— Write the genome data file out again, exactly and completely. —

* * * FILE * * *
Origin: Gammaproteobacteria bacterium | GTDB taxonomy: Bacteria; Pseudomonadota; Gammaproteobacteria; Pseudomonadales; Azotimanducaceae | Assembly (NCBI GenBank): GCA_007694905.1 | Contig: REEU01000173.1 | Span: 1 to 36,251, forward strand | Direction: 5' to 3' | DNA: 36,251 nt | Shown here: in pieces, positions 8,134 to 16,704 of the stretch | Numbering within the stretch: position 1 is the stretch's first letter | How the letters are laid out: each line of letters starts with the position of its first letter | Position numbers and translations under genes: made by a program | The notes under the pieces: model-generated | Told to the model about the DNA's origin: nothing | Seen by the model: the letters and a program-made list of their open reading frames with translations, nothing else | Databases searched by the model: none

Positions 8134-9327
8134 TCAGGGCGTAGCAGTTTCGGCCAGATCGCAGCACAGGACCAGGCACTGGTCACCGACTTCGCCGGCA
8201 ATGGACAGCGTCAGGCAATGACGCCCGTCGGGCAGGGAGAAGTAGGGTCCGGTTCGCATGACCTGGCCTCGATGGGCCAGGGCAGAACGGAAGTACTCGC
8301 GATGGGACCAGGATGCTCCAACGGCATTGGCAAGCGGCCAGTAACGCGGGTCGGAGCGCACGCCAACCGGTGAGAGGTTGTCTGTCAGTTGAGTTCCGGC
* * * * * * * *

Origin: Gammaproteobacteria bacterium | GTDB taxonomy: Bacteria; Pseudomonadota; Gammaproteobacteria; Pseudomonadales; Azotimanducaceae | Assembly (NCBI GenBank): GCA_007694905.1 | Contig: REEU01000173.1 | Span: 1 to 36,251, forward strand | Direction: 5' to 3' | DNA: 36,251 nt | Shown here: in pieces, positions 8,134 to 16,704 of the stretch | Numbering within the stretch: position 1 is the stretch's first letter | How the letters are laid out: each line of letters starts with the position of its first letter | Position numbers and translations under genes: made by a program | The notes under the pieces: model-generated | Told to the model about the DNA's origin: nothing | Seen by the model: the letters and a program-made list of their open reading frames with translations, nothing else | Databases searched by the model: none

Positions 8134-9327
8134 TCAGGGCGTAGCAGTTTCGGCCAGATCGCAGCACAGGACCAGGCACTGGTCACCGACTTCGCCGGCA
8201 ATGGACAGCGTCAGGCAATGACGCCCGTCGGGCAGGGAGAAGTAGGGTCCGGTTCGCATGACCTGGCCTCGATGGGCCAGGGCAGAACGGAAGTACTCGC
8301 GATGGGACCAGGATGCTCCAACGGCATTGGCAAGCGGCCAGTAACGCGGGTCGGAGCGCACGCCAACCGGTGAGAGGTTGTCTGTCAGTTGAGTTCCGGC